My school, St Xavier's, is legendary in Malaysia. It was founded in 1875 by a
Christian brotherhood that belonged to the La Sallian order. It was called
St Xavier's, after the saint.
It was an imposing
school that had been reborn after the allied bombing of Penang during the
Japanese occupation. My father had attended this school, and so I was proud to
keep the tradition going. There was a huge hall with curtains that seemed to be
a hundred feet high and there was a balcony within the hall-I was reminded of
opera houses. There were dressing rooms behind the stage and trapdoors beneath
it. Large, colored-pane doors opened up on either side giving the place a bright
and sunny atmosphere during the day. The doors kept out the rain during the
monsoon seasons. It was where I took my final exams. There was a chapel where
Catholic children went to pray but I was never asked to convert or coerced into
thinking that my faith was inferior to theirs.
There were five blocks of classrooms, three storeys high. The canteen was at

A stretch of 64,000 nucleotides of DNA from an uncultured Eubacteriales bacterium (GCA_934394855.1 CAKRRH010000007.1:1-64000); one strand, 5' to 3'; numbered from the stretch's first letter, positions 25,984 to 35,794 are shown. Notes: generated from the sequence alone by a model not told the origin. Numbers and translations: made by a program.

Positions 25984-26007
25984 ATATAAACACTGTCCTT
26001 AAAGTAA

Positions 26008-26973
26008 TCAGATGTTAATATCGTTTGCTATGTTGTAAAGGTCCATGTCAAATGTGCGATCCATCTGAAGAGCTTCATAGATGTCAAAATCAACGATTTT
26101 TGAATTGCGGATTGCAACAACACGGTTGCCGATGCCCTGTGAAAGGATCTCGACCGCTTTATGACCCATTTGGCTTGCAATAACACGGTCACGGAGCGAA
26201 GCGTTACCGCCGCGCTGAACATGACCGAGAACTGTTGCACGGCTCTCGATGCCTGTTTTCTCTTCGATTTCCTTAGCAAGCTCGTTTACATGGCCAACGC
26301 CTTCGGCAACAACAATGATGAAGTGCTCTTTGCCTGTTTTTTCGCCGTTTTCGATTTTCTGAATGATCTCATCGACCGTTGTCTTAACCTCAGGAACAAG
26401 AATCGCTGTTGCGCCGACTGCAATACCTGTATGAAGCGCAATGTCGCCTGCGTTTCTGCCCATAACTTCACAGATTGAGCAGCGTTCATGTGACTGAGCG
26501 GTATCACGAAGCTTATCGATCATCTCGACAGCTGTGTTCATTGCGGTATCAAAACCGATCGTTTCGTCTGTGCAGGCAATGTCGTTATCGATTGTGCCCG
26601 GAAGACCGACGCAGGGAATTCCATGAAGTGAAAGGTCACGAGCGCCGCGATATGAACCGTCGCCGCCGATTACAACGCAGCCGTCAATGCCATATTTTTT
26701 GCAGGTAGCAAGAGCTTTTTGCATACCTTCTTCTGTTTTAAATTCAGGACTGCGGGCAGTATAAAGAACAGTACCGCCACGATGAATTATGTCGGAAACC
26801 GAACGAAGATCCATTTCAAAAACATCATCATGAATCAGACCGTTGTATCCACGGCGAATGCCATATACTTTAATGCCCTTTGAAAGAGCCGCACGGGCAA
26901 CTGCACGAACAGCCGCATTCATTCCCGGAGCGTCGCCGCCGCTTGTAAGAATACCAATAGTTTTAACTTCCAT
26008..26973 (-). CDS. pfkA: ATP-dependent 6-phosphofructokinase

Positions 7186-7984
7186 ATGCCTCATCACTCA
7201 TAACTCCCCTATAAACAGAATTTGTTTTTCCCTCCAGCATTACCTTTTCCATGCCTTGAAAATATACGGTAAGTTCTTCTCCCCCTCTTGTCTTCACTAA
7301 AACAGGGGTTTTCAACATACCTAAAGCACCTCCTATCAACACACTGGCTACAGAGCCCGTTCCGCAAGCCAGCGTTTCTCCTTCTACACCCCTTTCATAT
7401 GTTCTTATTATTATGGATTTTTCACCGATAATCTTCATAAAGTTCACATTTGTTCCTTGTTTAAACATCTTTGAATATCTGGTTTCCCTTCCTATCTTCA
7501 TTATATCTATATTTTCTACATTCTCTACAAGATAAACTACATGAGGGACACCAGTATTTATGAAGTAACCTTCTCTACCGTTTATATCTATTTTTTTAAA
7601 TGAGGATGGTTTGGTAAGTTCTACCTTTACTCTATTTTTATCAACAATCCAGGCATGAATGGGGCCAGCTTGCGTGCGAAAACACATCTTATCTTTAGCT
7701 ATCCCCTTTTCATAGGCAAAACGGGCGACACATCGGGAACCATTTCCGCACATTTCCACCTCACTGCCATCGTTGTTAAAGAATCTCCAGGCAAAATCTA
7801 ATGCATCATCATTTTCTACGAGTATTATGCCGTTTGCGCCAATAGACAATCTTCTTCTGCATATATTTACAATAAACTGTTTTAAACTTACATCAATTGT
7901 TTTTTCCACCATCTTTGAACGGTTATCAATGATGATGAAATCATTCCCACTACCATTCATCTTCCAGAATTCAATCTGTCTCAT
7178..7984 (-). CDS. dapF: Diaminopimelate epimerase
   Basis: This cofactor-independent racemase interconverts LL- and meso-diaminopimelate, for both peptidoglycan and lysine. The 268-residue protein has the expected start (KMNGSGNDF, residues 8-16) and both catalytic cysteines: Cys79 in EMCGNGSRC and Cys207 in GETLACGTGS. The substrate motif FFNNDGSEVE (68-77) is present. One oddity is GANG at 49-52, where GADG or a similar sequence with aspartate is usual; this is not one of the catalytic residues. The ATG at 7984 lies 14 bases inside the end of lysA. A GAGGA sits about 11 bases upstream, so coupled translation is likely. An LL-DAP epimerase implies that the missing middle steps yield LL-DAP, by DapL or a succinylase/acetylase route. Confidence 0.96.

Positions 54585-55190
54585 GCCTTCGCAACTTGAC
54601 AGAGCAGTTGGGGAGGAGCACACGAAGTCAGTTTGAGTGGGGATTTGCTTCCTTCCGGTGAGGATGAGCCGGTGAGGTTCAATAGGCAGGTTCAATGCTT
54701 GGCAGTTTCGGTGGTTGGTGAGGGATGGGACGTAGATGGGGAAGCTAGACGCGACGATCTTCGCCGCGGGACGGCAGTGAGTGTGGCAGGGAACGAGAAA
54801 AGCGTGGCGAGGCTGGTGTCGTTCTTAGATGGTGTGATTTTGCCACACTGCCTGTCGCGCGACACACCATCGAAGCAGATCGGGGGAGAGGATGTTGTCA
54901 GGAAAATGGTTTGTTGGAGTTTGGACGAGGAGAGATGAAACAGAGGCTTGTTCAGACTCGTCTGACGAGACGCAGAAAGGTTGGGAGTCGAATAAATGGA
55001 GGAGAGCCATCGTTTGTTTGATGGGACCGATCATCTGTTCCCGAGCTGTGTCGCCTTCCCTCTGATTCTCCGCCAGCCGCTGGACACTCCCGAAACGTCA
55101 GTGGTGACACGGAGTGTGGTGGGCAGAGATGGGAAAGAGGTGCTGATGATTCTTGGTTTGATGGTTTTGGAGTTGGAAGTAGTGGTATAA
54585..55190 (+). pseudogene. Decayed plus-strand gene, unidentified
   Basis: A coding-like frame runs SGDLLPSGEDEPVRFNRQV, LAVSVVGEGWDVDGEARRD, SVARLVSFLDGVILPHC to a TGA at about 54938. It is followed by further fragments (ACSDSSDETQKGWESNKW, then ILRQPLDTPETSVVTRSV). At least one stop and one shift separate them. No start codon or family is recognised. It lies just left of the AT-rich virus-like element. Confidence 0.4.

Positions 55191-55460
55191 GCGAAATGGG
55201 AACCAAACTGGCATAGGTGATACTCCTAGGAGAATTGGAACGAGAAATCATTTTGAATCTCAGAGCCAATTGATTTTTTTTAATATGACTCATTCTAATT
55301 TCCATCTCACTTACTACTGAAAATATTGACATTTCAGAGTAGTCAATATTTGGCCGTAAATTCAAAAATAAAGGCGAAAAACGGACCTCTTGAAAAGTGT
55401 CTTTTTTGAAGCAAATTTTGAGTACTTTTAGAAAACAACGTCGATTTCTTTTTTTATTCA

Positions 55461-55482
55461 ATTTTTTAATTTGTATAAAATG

the back next to a huge yard, where I played with my friends when I was younger.
Ten years later, it was where my friends and I had serious discussions about
physics and girls. The basketball courts were on the far right near the
brothers' quarters. They were the white robed pillars of the school, fine
examples of selfless men who were knowledgeable and
exemplary. We never went anywhere near their quarters as it was
Then, there were the workshops hidden behind the canteen where we learnt the
industrial arts as it was known at that time. The Science laboratories
overlooked the yard just below the library where we spent thousands of hours
reading tales of faraway cities and people, did our homework or tried to impress
a sixth form girl-the only girls there were in the sixth form - as St Xavier's
was a boys' school. The girls were usually transfer students from the Convent
school across St Xavier's, since that school did not offer a sixth form.
Due to the lack of space, the school field was across the road adjacent to
the Convent. We enjoyed playing sports there or marching with the school band as
we had an audience of girls in braids watching from the balconies of their
school next door. There was very little interaction between sexes those days
except for the odd debate or carnival. This made the boys do silly things in the
field to catch the girls' attention - these made for excellent and entertaining
stories for years to come.
However, above all, the most important feature about my school was the
culture imbued in us by the teachers,
brothers and staff. We loved our school more than anything in the world. The
traditions and the culture of hard work, honesty, humility and selflessness will
live on in every boy (and girl) who passed through its hallowed halls.